Buffalo Bills: Ron Brooks

The Buffalo Bills' starters saw their most significant action of the preseason in Saturday's 27-14 loss to the Tampa Bay Buccaneers.

Here is a breakdown of the defensive snaps, grouped by the order in which players entered the game on defense:

Defensive end
Mario Williams -- 34 of 68 (starter)
Jerry Hughes -- 33 of 68 (starter)
Manny Lawson -- 31 of 68 (entered in first quarter)
Jarius Wynn -- 16 of 68 (entered in first quarter)
Jacquies Smith -- 17 of 68 (entered in third quarter)
Ikponmwosa Igbinosun -- 3 of 68 (entered in fourth quarter)
Bryan Johnson -- 3 of 68 (entered in fourth quarter)

Quick-hit thoughts: It was interesting to see Lawson play deep into the fourth quarter, although I don't think it means his roster spot is in jeopardy. This is one of the deeper groups on the roster, especially with Lawson, and could even go five deep. I wouldn't count out Smith's chances for a roster spot just yet.

Defensive tackle
Marcell Dareus -- 16 of 68 (starter)
Corbin Bryant -- 51 of 68 (starter)
Stefan Charles -- 41 of 68 (entered in second quarter)
Landon Cohen -- 27 of 68 (entered in second quarter)
Damien Jacobs -- 3 of 68 (entered in fourth quarter)
Kyle Williams -- 0 of 68 (injured/did not play)
Alan Branch -- 0 of 68 (did not play)

Quick-hit thoughts: Without Williams, the Bills gave a heavy load of snaps to Bryant. He fared very well. Charles and Cohen quickly subbed in for Dareus, who had relatively light lifting Saturday. This group appears set.

Linebacker
Brandon Spikes -- 37 of 68 (starter)
Nigel Bradham -- 34 of 68 (starter)
Keith Rivers -- 30 of 68 (entered in first quarter)
Preston Brown -- 37 of 68 (entered in first quarter)
Randell Johnson -- 20 of 68 (entered in third quarter)
Ty Powell -- 19 of 68 (entered in third quarter)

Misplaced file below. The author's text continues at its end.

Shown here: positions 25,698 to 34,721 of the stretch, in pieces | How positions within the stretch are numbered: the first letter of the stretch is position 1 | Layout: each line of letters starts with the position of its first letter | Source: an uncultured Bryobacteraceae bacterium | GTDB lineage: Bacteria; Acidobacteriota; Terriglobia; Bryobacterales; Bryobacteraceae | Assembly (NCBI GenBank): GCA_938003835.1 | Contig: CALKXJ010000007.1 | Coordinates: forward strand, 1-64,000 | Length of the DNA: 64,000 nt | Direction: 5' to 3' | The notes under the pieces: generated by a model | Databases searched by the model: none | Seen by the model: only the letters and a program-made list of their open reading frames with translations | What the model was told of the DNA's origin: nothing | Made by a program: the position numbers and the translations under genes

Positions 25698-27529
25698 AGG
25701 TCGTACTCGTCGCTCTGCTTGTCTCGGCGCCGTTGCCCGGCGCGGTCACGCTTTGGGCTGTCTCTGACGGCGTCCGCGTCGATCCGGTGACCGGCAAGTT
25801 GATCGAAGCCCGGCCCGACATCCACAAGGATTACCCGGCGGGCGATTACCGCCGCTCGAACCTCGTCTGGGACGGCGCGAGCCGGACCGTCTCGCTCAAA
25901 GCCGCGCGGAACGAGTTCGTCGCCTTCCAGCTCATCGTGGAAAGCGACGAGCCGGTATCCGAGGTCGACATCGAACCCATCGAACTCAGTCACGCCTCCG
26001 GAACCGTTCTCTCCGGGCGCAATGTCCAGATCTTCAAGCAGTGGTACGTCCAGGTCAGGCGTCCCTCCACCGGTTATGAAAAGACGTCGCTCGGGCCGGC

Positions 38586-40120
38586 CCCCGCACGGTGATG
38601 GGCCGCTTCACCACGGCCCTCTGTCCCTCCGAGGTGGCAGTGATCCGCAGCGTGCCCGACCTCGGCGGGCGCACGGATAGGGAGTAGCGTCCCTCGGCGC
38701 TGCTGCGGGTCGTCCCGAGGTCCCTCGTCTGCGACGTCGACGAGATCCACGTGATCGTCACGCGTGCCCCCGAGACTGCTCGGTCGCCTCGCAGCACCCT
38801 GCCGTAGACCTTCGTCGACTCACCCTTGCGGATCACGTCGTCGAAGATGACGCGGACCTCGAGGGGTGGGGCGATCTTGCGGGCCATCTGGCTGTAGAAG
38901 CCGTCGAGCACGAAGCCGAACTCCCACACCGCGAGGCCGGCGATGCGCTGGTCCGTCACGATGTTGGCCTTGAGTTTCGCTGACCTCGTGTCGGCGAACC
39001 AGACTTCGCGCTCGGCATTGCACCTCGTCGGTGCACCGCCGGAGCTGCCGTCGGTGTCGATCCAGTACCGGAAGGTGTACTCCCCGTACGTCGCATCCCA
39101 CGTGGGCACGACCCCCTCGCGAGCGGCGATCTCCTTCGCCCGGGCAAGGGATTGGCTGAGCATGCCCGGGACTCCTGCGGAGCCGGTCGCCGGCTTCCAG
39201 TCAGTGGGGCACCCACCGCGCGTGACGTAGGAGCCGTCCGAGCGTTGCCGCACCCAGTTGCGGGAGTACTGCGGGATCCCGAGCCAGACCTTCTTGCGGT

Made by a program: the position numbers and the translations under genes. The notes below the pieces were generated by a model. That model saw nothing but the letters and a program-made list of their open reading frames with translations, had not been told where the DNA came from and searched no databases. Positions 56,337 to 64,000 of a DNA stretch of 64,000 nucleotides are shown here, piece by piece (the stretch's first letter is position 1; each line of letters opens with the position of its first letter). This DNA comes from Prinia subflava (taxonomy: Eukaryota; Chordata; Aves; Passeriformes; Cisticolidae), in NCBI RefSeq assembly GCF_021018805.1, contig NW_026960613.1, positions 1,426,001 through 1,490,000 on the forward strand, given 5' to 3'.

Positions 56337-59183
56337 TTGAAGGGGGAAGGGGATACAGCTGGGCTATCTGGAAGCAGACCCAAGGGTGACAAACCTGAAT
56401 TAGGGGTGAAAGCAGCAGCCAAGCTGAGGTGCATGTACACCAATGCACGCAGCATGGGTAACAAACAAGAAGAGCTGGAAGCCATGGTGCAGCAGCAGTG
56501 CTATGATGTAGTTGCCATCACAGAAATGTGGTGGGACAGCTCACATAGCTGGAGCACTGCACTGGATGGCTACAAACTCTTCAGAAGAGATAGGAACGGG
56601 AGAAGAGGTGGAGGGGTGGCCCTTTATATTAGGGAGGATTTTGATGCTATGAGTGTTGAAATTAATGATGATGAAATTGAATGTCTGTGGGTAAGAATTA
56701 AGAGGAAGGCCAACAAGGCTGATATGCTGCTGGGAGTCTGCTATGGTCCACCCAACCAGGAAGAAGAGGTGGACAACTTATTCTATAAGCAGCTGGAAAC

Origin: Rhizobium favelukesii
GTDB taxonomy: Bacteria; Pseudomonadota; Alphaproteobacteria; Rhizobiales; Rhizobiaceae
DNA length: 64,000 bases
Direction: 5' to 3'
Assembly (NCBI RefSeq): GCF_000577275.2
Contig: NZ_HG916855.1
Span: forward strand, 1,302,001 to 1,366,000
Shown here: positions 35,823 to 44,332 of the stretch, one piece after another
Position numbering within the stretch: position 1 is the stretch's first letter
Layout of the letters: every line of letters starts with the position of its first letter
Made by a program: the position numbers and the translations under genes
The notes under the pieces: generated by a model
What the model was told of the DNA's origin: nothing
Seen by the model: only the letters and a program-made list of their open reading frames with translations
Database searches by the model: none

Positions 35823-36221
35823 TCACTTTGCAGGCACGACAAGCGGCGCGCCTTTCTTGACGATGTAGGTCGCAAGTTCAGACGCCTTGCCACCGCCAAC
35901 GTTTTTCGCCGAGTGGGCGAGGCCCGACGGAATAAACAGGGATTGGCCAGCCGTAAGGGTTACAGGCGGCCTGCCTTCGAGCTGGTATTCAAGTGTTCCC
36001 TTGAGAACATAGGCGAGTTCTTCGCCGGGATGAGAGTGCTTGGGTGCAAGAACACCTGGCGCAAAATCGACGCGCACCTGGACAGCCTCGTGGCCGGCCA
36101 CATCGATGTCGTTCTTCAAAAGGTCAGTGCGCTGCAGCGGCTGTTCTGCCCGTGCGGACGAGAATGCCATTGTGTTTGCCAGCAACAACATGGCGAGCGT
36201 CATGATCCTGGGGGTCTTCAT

Jimmy Gaines -- 6 of 68 (entered in fourth quarter)
Xavius Boyd -- 0 of 68 (special teams only)

Quick-hit thoughts: The Bills opened in a nickel look, so Rivers stayed on the bench. We saw Brown on the weak side for some snaps, a spot where he's likely to start in Week 1. Johnson and Powell round out the depth chart. Not much intrigue at this position.

Cornerback
Stephon Gilmore -- 43 of 68 (starter)
Leodis McKelvin -- 22 of 68 (starter)
Nickell Robey -- 17 of 68 (starter)
Ron Brooks -- 24 of 68 (entered in second quarter)
Ross Cockrell -- 21 of 68 (entered in third quarter)
Kamaal McIlwain -- 20 of 68 (entered in third quarter)
Sam MillerBobby Felder -- 0 of 68 (injured/did not play)
Mario Butler -- 0 of 68 (injured/did not play)

Quick-hit thoughts: I was surprised to see McKelvin play after he missed time later in the week with a groin injury. The Bills limited his workload and replaced him with Brooks in the second quarter. For the first time this preseason, Cockrell saw time at cornerback (as opposed to nickel back), but that might have been the result of injuries to Felder and Butler.

Safety
Aaron Williams -- 31 of 68 (starter)
Da'Norris Searcy -- 19 of 68 (starter)
Corey Graham -- 21 of 68 (entered in first quarter)
Duke Williams -- 20 of 68 (entered in first quarter)
Jajuan Harley -- 5 of 68 (entered in third quarter)
Deon Broomfield -- 18 of 68 (entered in third quarter)
Kenny Ladler -- 17 of 68 (entered in third quarter)
Derek Brim -- 8 of 68 (entered in third quarter)
Jonathan Meeks -- 0 of 68 (injured/did not play)

Quick-hit thoughts: Plenty of rotation at these spots in both halves. Searcy and Aaron Williams were the first pairing but then sat in favor of Duke Williams and Corey Graham for a drive in the first quarter. The starting duo returned in the second quarter. We've seen this throughout the preseason -- the Bills testing different combinations on their back-end and evaluating them for regular-season usage. The same held true in the second half, when the four less experienced players (Harley, Broomfield, Ladler, and Brim) mixed and matched.
Earlier Monday, we posted our latest Buffalo Bills 53-man roster projection and as a follow-up, we broke down the 35 cuts to get to the limit.

There were five players that we considered "on the bubble" and two other players who were "rusted locks," meaning there were seven players who came close to making the cut. If any of those seven players were included on the 53-man projection, which seven players would be the first to go?

Here's our answer to that question: